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A collection of software, research, history, reflections, and data related to auditory models.
chronological history of HSR papers (If you are logged in, you will see the details.)
The research in the Human Speech Recognition group is directed at a fundamental understanding of speech perception in both normal-hearing (NH) and Hearing-Impaired ears. These are related problems, and are actually a continiuium, not two separate things. Most people are born with normal hearing. Within a few years we learn, without seeming effort, to understand human speech. How this happens is a mystery. But what happens is not a mystery. The research we have been doing over the past 10 years, as documented in the section below, is a systematic study of the nature of the failure to process and communicate under various conditions. Only by stressing the system, causing failure, can we hope to understand it.
Examples of such processing are given in later on this page.
We have found that speech perception is a discrete (binary) zero error task Singh and Allen, 2012. Working at the token level, we defined 2 groups: ZE, NZE. Zero-Error (ZE) speech is defined as speech that NH listeners never make an error in identifying, at and above above -2 dB SNR. The non-ZE (NZE) sounds are all the rest. All of the speech CV sounds that we have tested contain many ZE tokens: most CV consonants consist of more than 80% ZE utterances.
The remaining 20% of the CVs may be broken down into 0% < medium-error (ME) <10% and >10% high-error (HE) groups. ME consonants are typically utterances having varying degrees of mispronounced utterances. HE consonants are typically those that are heard as a different sound, with high probability (>20%). Based on the entropy across normal hearing listeners, we view such sounds as mislabled. The reasons for these errors can typically be traced to a specific flaw in the production of the sound, which is typically easily identified.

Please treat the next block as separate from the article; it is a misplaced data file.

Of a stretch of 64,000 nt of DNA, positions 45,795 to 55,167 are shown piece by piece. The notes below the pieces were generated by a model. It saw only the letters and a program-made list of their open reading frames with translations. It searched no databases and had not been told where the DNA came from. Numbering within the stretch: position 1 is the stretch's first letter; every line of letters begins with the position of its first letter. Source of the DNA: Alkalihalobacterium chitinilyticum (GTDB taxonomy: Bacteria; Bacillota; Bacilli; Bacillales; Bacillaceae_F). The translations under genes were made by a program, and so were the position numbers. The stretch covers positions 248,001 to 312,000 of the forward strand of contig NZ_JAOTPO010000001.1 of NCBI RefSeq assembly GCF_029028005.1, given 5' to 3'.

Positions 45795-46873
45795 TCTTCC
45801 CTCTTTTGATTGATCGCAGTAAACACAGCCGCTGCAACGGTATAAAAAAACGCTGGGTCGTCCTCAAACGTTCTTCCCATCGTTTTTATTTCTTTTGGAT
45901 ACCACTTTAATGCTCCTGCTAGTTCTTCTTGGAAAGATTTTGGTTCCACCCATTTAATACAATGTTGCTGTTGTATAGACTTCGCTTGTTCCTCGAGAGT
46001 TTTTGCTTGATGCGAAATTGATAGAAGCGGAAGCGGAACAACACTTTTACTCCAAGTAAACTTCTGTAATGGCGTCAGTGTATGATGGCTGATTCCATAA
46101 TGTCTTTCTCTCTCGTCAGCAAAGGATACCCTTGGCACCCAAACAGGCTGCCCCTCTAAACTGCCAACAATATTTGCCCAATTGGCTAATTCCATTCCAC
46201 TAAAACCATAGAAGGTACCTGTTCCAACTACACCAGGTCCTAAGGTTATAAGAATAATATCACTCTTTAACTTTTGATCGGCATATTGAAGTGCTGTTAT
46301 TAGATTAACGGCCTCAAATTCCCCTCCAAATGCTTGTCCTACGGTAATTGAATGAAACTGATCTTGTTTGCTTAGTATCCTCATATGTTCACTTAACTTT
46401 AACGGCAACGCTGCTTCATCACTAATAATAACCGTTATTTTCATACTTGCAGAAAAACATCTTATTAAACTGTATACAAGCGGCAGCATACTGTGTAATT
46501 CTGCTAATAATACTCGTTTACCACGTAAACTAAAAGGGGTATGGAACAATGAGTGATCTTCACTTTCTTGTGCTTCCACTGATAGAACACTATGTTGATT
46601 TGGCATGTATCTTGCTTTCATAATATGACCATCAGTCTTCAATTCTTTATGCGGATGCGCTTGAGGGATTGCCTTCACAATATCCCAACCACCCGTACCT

|2004||MN04SWN/MN64||Phatak & Lovitt||Repeat Miller Nicely, 1955 [MN55] with SWN||Phatak & Allen (2007) [PA07]|
|2005||Study||Allen, J. B.||"Consonant recognition and the articulation index,"||JASA 117(4), p. 2212-2223. (2005) pdf|
|2005||MN05WN (MN16R)||Phatak & Lovitt||Replicate MN04 (WN)||Phatak, Lovitt & Allen (2008)|
|2005||MN05SWN (MN64)||Phatak & Lovitt||Repeat of MN64 for increasing number of subjects(SWN)|
|2005||HIMCL05||Yoon & Phatak||CVs in 10 HI ears @ MCL in WN||Phatak, Yoon, Gooler & Allen (2009)|
|2006||HINALR05||Yoon||CVs in 10 HI ears with NALR@MCL in SWN|
|2006||Verification||Regnier||Modifications of /ta/||Regnier & Allen (2008)|
|2006||CV06SWN||Phatak||9C+8V SWN /d, b, k, p, s, t, xs, xz, z/|
|2006||CV06WN||Regnier||9C+8V WN /d, b, k, p, s, t, xs, xz, z/|
|2007||CV06||Pan||Analysis of 9 Vowels of CV06||2 unpublished MSs|
|2007||HL07||Li||High and Low pass Repeat of Fletcher||Li Allen (2009), JASA|
|2008||TR07||Li||Time Truncation after Furui86||Allen Li (2009) ASSP Magazine|
|2008||TR08||Li||Time Truncation after Furui86||? 3 vowels ?|
|2009||3DDS||Li||Put 3 experiments into one (MN64, HL07, TR07-8)||Li Allen (2010) JASA; |
Li Allen (2010) IEEE TLSP;
Li Trevino, Allen (2012) Oct JASA
|2009||Verification||Menon||Remove Primary burst|
|2009||Verification||Abhinauv||Modify (6 dB)+Remove Primary burst||Kapoor and Allen, 131(1), 2012|
|2009||Verification||Cvengros||Modify burst + devoiced + voiced transition||JASA, Under Review|
|2009||mn64 high error analysis||Singh||Account for the High error sounds removed in PA07||JASA, April 2012|
|2010||HIMCL10-I/-III||Woojae Han||Basic CV experiments on 46 HI ears wiht N=4/Consonant||EH submitted|
|2010||HI10NALR-II/-IV||Woojae Han||Basic CV experiments on 17 HI ears with N=20/Consonant|
|2011||HL11||Trevino||High/Low filter CVs of HI10|